Recent news of the UK McTimoney Association (MCA) for chiropractors letter to members, urging them to take down their websites has brought the reputation of the industry into question.

The story was broken by Andy Lewis from Quackometer, who published the letter in full on his website. An article, written by Chris French, detailing the events, was published today in the Guardian. You can read the full article here, but, briefly it says;


On May 20, 2009, the Advertising Standards Authority (ASA) published its adjudication on whether chiropractors Dr Carl Irwin and Associates “could substantiate the implied claim that their therapies could successfully treat some of the conditions mentioned, in particular IBS, colic and learning difficulties”. The relevant part of the adjudication reads as follows:

We considered that, whilst some of the studies indicated that further research was worth pursuing, in particular in relation to the chiropractic relief of colic, we had not seen robust clinical evidence to support the claim that chiropractic could treat IBS, colic and learning difficulties.

On these points the ad breached CAP Code clauses 3.1 (Substantiation), 7.1 (Truthfulness) and 50.1 (Health and Beauty Products and Therapies).

Simon Perry, the founder of Skeptics in the Pub, Leicester, was so incensed by the British Chiropractic Association’s libel case against Simon Singh, he decided to do something about making sure this legislation was enforced. He searched chiropractic websites, collating those that claimed to treat colic or else implied that chiropractic was an effective treatment for this condition and reported 174 for breaching the advertising standards code. In response, the MCA sent a letter to their members advising them to do the following;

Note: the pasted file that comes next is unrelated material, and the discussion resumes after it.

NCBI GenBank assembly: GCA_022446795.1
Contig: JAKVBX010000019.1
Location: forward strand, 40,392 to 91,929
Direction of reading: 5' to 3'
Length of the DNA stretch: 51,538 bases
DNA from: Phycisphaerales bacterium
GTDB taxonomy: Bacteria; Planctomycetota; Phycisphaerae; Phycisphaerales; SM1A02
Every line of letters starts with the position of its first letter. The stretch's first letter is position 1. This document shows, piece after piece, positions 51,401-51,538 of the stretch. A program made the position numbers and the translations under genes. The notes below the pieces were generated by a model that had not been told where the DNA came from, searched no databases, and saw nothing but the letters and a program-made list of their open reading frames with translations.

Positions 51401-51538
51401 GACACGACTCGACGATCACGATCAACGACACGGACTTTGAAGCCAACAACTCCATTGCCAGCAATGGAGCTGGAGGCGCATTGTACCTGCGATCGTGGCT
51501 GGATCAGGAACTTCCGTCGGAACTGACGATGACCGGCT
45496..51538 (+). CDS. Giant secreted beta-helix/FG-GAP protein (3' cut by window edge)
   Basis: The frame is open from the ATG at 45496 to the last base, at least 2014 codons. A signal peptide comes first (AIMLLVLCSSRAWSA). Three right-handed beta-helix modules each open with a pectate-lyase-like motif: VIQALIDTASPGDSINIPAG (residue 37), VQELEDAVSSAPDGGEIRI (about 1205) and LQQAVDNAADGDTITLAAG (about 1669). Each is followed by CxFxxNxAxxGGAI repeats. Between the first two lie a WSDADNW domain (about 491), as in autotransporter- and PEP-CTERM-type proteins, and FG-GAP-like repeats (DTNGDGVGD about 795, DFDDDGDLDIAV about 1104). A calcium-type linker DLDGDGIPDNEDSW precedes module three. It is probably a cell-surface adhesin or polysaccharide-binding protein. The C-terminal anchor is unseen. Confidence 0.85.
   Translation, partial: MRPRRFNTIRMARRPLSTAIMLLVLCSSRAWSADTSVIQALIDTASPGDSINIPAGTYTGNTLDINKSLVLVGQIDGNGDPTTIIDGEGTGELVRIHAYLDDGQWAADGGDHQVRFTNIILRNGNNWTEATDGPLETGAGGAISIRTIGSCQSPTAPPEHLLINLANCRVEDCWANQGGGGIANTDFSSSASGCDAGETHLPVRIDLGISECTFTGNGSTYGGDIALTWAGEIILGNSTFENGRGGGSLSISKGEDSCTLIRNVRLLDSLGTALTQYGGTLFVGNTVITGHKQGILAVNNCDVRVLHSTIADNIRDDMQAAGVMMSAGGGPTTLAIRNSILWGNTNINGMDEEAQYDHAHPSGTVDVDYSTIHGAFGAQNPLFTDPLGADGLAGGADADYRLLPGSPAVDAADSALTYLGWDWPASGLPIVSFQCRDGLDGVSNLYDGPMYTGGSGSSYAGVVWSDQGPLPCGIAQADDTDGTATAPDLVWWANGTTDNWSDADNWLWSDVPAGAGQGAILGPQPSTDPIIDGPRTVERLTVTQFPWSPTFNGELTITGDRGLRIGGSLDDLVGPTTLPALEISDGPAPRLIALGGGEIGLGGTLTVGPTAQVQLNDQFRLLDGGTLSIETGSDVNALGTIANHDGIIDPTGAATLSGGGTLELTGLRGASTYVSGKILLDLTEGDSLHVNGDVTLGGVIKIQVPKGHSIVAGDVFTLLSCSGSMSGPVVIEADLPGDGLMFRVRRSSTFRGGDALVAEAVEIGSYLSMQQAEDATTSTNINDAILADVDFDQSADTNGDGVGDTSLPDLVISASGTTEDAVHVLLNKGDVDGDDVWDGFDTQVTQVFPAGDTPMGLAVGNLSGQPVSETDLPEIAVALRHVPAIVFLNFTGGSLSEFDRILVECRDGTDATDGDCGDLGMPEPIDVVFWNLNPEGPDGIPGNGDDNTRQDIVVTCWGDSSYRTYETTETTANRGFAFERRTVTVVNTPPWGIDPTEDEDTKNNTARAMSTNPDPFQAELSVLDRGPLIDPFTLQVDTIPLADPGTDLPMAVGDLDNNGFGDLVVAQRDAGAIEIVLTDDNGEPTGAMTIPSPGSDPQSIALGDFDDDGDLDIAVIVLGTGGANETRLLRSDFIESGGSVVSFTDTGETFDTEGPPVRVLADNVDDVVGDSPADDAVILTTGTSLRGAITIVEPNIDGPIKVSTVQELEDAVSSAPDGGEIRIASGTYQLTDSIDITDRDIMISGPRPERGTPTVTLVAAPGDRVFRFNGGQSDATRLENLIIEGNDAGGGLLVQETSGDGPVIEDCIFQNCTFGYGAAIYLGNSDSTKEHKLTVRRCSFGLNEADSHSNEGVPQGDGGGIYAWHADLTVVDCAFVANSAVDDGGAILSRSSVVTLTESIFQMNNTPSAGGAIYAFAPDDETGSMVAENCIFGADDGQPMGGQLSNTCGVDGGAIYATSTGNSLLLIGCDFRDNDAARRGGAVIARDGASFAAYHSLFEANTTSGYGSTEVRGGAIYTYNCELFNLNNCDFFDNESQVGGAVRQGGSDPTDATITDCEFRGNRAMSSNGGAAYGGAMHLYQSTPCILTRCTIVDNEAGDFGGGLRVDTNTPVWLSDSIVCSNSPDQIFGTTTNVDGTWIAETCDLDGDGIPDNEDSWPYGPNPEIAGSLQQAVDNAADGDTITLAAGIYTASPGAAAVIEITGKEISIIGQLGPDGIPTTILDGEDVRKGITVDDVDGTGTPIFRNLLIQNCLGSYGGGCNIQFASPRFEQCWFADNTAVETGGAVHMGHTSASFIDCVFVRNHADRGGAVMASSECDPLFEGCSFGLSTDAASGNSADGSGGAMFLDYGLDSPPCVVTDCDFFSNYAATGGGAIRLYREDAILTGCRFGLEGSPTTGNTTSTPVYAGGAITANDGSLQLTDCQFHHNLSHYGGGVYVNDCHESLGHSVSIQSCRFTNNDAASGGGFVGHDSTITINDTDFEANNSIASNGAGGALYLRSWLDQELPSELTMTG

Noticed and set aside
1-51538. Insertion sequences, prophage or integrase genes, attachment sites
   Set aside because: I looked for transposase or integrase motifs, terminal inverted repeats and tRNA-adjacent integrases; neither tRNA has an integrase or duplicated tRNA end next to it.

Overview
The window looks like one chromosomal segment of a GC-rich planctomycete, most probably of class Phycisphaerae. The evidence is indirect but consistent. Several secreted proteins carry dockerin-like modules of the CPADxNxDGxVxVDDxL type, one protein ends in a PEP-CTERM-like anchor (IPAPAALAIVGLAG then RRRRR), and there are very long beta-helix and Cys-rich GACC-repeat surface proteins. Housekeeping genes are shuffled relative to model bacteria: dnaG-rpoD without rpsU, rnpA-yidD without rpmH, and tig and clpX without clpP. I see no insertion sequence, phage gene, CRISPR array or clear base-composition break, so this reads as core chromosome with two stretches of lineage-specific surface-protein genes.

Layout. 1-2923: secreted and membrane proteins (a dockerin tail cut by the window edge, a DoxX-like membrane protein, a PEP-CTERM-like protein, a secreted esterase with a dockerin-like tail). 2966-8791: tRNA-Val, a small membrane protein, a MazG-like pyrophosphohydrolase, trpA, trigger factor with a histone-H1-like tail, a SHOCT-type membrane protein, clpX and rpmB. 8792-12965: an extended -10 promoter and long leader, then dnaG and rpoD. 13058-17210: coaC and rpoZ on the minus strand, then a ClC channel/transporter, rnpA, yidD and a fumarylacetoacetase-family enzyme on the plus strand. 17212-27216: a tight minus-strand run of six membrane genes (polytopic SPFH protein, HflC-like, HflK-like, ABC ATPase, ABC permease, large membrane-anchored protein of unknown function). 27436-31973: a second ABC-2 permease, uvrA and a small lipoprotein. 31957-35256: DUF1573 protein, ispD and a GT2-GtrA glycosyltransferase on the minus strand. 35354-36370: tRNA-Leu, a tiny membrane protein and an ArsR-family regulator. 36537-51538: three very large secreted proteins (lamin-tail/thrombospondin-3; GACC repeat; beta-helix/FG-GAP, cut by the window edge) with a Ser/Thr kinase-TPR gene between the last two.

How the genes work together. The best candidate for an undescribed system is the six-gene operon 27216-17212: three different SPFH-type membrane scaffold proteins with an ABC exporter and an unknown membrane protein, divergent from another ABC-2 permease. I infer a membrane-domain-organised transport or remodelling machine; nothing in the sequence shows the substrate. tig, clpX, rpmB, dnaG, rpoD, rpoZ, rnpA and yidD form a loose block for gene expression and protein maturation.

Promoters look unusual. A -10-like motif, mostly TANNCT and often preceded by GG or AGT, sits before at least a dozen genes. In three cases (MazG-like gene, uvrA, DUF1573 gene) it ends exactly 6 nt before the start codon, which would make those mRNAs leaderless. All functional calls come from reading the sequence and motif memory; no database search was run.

“If you have a website, take it down NOW. REMOVE all the blue MCA patient information leaflets, or any patient information leaflets of your own that state you treat whiplash, colic or other childhood problems in your clinic”

“If you use business cards or other stationery using the ‘doctor’ title and it does not clearly state that you are a doctor of chiropractic or that you are not a registered medical practitioner, STOP USING THEM immediately.

“Be wary of ‘mystery shopper’ phone calls and ‘drop ins’ to your practice, especially if they start asking about your care of children, or whiplash, or your evidence base for practices.

“Finally, we strongly suggest you do NOT discuss this with others, especially patients, Firstly it would not be ethical to burden patients with this, though if they ask we hope you now have information with which you can respond.

Most importantly, this email and all correspondence from the MCA is confidential advice to MCA members alone, and should not be shared with anyone else.”


One would have thought it would be more responsible to advise members to simply not use therapies for which there is no evidence, particularly when it comes to treating children. But then quacks will be quacks…

And now it appears we have the same problem in Australia. The article below appeared in a regional newspaper this week and was sent to me by a reader;

chiro(emphasis is from reader).

The text says;
“Chiropractic treatment has also been shown to provide significant benefits for the treatment of colic. Research from the University of Southern Denmark found that spinal manipulation is effective in relieving infantile colic. Chiropractors use safe and gentle procedures to correct spinal misalignments affecting the nervous system. Chiropractors believe that trauma during the birth process can be a factor in the development of colic”.

I don’t know the laws in Australia regarding this, but given the smackdown the Arnica Montana website received this week from the Complaints Resolution Panel, this looks like a potential breach of the code.

In any case I plan to write a letter to the editior about this, citing the fact that there is no evidence for chiropractic being beneficial in colic. You should too; letters should be less than 250 words. Name, address, and phone number is required (can be withheld on request). Email, snail mail, PO Box 714 Torquay VIC 3228, fax 5264 8413.

Thanks @eemyoo for the tip-off.



The sections this advertorial appear to breach appear below;

For the purpose of these Guidelines, advertising…..includes situations where practitioners make themselves available for, or provide information to, media reports, magazine articles or advertorials.

Advertising general guidelines; Chiropractors must be certain that they can substantiate any claims made in advertising material, particularly in relation to outcomes of treatment, whether implied or explicitly stated.

5.2 What is unacceptable advertising? a) create or be likely to create unwarranted and unrealistic expectations about the effectiveness of the chiropractic services to be provided

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